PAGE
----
What do you think of when you think of women in the early western frontier? You might not think about the arts - but these five women artists and writers were instrumental in expressing the beauty of the southwest and preserving the history of early Arizona.
Hopi potter Nampeyo shaped clay vessels with an intricacy seldom duplicated today. Writer Sharlot Hall described images of Arizona’s past and preserved our history. Author Martha Summerhayes wrote of her adventures following her husband from one Arizona army post to another. Kate Cory’s abundant portfolio of paintings & photos illustrates an intense cultural sensitivity to Hopi rituals & ceremonies. Architect Mary Colter designed edifices across the southwest, particularly at the Grand Canyon. Folk singer Katie Lee still expresses herself through her songs & writings.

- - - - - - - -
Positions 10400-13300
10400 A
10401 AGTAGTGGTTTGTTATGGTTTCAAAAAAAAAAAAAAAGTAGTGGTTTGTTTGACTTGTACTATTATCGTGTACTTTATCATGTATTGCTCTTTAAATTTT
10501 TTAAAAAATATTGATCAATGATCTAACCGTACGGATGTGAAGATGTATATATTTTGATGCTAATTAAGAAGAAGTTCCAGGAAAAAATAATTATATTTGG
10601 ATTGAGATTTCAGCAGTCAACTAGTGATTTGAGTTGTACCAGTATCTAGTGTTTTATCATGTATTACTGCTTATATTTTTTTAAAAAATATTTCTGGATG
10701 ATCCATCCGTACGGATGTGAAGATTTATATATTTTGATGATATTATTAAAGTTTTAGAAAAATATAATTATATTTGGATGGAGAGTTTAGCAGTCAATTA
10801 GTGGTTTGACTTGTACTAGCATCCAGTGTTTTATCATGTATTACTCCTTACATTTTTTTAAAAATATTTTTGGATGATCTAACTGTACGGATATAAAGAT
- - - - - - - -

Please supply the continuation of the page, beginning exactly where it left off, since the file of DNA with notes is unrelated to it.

Learn more about these remarkable women at Pens & Paintbrushes: The Legacies of Early Arizona Women in the Arts, on Saturday, April 23, 10:30 am at the Chandler Sunset Library. Pens & Paintbrushes is an Our Stories program offered through the Chandler Museum by author and lecturer Jan Cleere.
Find more resources on Arizona history. Search for Nampeyo, Sharlot Hall, and others in U.S. History in Context, a collection of articles from encyclopedias, magazines, academic journals, and more, free to access with your library card. Search for books on Arizona, from travel and outdoor guides (on the nonfiction shelves at 917.91) to history (on the shelf at 979.1). Check out InstantFlix, a streaming video collection from IndieFlix, for classic movies such as The Arizona Kid and documentaries such as The State of Arizona. (If you've used the Zinio magazine collection, use the same login for InstantFlix.) Dig into the Chandler Museum's online archives - including early photographs and scans of Chandler's first newspaper, the Chandler Arizonan - at ChandlerpediA. Visit your library and ask at the information desk to learn more.